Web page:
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Trade of the Day: LEN

Takeaway: Keith sold shares of Lennar (LEN) this morning for a tidy +2.39% profit.

Keith sold shares in Lennar (LEN) at 9:47am today at $43.35. Miami-based Lennar is one of America’s largest new home builders.

 

Keith writes of his sale of LEN stock, “Backcheck. Forecheck. Paycheck. Continue to fade the bears on housing, trading the builders with a bullish bias. #HousingsHammer”

 

Keith now has three winning trades on the long side of LEN since March.

 

Trade of the Day: LEN - LEN


The Dollar Is En Fuego

Takeaway: It’s no secret that we like #StrongDollar. #StrongDollar equals Strong America.

This note was originally published May 17, 2013 at 14:17 in Macro

It’s no secret that we like #StrongDollar.  Historically, strong dollar periods have been characterized by lower commodity inflation, low energy prices, rising confidence and strong consumption growth. 

 

The Dollar is a causal factor in our model and our StrongDollar call over the last 5 months has backstopped our expectation for Gold and Commodity deflation and rising consumption as purchasing power benefits and discretionary share of wallet gets a boost. 

 

Year-to-date, we’ve seen the $USD march interminably higher alongside declining federal profligacy, improving domestic macro data, increasingly marginalized Fed policy, slower EM growth, emergent European dovishness and explicit Yen debauchery.  We expect the dollar to continue to benefit from a further perpetuation of these dynamics. 

 

Currently, the $USD remains in Bullish formation (Bullish TRADE/TREND/TAIL) and U.S. dollar correlations to the SPX (+) and Oil, Gold & Commodities (-) remain strong across durations.   

 

Now, we’re beginning to see confidence chase the dollar higher as consumer confidence measures begin a nascent break out of their 4 year slumber.   This morning’s University of Michigan Consumer confidence reading accelerated to 83.7 in May from April’s final reading of 76.4, posting it’s highest reading since July 2010.  

 

The acceleration in the Univ. of Michigan confidence reading agrees with recent breakout to new 5Y highs observed in the Bloomberg Consumer Comfort Index and the steady advance in the Conference Board’s measure of consumer confidence. 

 

Longer-term, outside of the last four years in which confidence readings essentially flat-lined, consumer confidence has been highly correlated with accelerating economic activity.  A sustained breakout in confidence alongside ongoing housing and labor market improvement represents a fertile factor cocktail capable of catalyzing positive economic reflexivity.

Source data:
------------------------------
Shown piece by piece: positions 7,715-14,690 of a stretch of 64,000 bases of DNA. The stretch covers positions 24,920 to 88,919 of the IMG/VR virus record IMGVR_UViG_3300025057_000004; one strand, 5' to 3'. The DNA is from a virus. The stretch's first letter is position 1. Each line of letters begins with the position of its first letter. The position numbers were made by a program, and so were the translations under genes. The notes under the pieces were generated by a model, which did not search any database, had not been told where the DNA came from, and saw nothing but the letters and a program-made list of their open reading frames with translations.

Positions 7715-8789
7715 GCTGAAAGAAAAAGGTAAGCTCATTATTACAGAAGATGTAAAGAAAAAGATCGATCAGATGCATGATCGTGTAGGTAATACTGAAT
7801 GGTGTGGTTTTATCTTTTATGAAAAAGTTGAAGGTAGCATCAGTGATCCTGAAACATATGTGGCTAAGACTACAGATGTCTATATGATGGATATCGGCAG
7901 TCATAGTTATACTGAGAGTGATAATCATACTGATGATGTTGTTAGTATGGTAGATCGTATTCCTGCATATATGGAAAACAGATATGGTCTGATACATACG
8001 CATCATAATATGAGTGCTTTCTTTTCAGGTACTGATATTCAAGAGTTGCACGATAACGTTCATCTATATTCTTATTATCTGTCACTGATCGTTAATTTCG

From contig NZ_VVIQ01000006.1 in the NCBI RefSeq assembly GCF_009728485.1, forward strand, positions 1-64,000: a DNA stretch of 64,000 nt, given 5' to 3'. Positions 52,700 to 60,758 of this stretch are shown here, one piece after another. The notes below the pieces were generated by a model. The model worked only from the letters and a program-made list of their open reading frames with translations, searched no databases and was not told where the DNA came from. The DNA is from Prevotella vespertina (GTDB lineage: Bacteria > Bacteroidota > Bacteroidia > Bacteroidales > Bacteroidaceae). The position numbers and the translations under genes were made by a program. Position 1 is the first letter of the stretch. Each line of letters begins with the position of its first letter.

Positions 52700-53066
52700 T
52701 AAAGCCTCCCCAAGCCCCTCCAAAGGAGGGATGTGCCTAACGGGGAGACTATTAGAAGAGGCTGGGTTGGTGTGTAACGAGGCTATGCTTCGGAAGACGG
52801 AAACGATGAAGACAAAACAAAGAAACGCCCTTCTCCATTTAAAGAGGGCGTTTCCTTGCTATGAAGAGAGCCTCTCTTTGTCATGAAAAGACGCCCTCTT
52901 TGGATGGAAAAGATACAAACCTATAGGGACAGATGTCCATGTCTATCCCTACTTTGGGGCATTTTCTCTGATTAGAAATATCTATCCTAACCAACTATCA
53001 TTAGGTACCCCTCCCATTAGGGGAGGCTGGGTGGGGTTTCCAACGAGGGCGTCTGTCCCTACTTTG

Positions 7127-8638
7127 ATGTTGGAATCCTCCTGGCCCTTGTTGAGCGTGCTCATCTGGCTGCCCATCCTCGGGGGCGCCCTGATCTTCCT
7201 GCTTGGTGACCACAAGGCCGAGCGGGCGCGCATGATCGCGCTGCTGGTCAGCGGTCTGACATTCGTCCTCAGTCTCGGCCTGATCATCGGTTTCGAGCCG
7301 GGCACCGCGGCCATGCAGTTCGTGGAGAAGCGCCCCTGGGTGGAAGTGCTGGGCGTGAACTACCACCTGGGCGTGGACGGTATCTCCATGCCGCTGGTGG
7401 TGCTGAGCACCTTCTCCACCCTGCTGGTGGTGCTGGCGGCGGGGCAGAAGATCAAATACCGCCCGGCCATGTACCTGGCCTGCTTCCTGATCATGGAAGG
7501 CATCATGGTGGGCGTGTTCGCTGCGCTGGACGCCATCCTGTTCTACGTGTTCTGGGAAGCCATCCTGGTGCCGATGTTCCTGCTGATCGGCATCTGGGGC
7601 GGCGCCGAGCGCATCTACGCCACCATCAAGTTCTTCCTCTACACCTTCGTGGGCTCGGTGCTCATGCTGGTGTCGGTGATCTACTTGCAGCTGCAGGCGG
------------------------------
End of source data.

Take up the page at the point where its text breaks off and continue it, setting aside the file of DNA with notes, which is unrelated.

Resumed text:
#StrongDollar = Strong America.

 

 

Enjoy the weekend,

Hedgeye Macro

 

The Dollar Is En Fuego - U.S. Dollar

 

The Dollar Is En Fuego - Consumer Confidence vs DXY 051813

 

The Dollar Is En Fuego - Bloomberg Consumer Comfort 051713

 

The Dollar Is En Fuego - U.S. Dollar  Gas  GDP by Pres

 

Christian B. Drake

Senior Analyst 

 


Weimar Nikkei Rips Higher

Takeaway: If you really want to see your stock market rip, just burn your country’s currency.

We had more rip-roaring fun in Japan overnight where the Weimar Nikkei shot up another 1.6%. That brings the index up +51.5% year-to-date. That’s just inside Venezuela which is also devaluing its currency.

 

I suppose the lesson here is if you really want your stock market to rip, burn your country’s currency. Just hope people don’t pay attention to historical analysis in terms of how that might all end. 

Weimar Nikkei Rips Higher - JP.VN


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Apparel Macro: Inflation Spreads Go The Wrong Way

Takeaway: Apparel inflation spreads just went the wrong way. If trends continue, it's enough to eat away 20% of the industry's profit stream.

Conclusion: We're seeing inflation spreads, which have been a positive margin event for the apparel industry's  margins over the past five quarters, revert back to back to more normalized levels as evidenced by the latest datapoints on import and spending data. This has negative implications for makers and sellers of basic apparel that have been printing outsized gross margin improvements due to input cost reductions since 2011. It's still early to step up short exposure here, but the datapoint is not good.